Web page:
I know you’ve heard this argument: “Mitt may be steady in the polls, but he rarely gets over 25%. That means he’s done. No one wins with 25% of the primary vote.” You might want to respond with a question of your own: When was the first time in the 2007-2008 primary season that John McCain polled over 25%?
The answer is found in this chart. McCain became the clear front-runner only in January, 2008, and then by polling a mere 34%. During an equivalent time period in 2007, he was polling only in the low to mid-teens.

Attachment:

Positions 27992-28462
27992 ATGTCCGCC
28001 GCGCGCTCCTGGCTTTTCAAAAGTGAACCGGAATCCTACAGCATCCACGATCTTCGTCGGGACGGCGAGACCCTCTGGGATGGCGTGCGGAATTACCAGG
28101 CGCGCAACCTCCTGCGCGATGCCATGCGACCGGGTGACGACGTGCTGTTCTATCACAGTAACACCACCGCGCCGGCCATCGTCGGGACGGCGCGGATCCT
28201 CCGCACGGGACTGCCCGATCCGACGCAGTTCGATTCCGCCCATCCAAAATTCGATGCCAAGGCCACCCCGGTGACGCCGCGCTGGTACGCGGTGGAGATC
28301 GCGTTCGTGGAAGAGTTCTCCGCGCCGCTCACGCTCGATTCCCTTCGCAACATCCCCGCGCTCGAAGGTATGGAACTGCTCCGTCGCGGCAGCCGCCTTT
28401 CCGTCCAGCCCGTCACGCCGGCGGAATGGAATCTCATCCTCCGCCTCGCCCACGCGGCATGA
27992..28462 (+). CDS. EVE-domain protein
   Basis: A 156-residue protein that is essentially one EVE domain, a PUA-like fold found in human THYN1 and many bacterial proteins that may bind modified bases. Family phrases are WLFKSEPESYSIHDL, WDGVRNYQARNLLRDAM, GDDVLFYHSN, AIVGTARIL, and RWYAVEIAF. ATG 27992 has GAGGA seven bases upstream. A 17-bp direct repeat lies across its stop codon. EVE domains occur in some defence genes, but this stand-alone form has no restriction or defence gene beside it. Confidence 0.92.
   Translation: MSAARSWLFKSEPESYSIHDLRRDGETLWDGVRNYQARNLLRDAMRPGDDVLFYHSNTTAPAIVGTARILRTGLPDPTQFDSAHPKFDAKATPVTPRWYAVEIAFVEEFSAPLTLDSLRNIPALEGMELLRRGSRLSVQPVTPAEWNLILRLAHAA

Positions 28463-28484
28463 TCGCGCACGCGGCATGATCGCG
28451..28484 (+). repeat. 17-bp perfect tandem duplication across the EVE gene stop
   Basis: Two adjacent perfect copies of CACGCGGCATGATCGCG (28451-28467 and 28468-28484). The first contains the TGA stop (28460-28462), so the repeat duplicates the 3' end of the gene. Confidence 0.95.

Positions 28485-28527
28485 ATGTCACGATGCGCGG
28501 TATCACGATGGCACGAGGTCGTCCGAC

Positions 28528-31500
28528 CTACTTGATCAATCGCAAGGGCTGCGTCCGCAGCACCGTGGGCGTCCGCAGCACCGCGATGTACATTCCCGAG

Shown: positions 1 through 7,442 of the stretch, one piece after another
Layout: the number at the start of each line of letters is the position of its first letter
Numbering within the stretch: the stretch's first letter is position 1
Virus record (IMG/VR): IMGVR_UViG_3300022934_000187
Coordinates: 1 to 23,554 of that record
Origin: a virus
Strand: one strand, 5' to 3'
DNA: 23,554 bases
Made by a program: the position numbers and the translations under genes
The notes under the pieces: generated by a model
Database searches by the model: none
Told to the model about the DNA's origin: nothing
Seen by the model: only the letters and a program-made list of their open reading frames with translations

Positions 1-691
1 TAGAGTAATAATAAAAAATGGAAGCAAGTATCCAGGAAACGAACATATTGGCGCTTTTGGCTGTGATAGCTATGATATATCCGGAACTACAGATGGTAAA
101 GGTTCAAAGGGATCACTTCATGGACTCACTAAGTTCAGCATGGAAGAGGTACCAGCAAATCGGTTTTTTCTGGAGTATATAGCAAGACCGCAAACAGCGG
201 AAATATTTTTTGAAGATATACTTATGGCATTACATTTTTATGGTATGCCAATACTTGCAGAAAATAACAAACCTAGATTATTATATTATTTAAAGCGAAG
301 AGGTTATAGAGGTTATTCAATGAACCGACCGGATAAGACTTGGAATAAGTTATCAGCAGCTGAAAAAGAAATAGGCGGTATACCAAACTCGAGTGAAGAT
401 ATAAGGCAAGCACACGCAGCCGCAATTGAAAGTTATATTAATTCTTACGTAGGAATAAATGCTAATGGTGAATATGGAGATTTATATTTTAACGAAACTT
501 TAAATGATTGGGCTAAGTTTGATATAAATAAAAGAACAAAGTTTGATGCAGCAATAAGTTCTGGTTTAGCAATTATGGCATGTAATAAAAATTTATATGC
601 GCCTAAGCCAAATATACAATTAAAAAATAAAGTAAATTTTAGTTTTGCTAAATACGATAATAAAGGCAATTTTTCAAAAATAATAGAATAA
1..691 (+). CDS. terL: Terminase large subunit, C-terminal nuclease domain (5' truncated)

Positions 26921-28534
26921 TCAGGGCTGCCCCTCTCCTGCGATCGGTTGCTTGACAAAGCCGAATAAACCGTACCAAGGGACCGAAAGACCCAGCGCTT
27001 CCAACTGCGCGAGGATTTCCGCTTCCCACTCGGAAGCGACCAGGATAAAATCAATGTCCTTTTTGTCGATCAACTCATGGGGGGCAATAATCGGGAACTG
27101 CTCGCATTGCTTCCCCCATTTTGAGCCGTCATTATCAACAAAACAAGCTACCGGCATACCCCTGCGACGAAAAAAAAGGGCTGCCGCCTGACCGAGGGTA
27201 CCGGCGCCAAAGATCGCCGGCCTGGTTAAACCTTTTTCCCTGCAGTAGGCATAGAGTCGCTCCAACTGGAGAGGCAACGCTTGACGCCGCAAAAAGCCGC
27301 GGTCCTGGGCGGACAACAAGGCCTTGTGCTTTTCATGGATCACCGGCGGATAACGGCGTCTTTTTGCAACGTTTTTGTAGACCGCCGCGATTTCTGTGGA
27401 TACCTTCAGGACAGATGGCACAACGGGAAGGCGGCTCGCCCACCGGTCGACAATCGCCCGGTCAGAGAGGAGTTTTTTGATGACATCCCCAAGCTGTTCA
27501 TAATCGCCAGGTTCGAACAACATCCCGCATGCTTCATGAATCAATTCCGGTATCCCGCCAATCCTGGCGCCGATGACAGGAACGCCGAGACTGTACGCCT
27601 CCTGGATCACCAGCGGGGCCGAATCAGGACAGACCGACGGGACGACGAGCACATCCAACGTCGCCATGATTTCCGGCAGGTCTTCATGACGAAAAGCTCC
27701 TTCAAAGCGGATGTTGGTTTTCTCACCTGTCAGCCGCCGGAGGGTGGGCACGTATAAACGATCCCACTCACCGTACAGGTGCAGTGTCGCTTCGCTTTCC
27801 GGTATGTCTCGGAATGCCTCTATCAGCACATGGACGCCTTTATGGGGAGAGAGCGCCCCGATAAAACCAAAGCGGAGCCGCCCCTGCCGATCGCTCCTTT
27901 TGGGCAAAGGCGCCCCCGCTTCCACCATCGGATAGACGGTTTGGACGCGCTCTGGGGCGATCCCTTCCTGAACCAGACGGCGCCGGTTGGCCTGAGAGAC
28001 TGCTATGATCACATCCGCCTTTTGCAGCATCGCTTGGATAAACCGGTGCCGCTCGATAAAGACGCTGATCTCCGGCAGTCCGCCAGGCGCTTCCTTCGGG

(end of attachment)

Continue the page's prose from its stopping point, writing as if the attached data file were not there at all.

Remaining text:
Crowded primary fields mean low polling numbers for everyone. When the actual voting starts, the field narrows quickly and polling numbers shift substantially. And remember — in life and politics, nothing succeeds like success. If Mitt can win some of the early contests watch for his numbers to move up very quickly.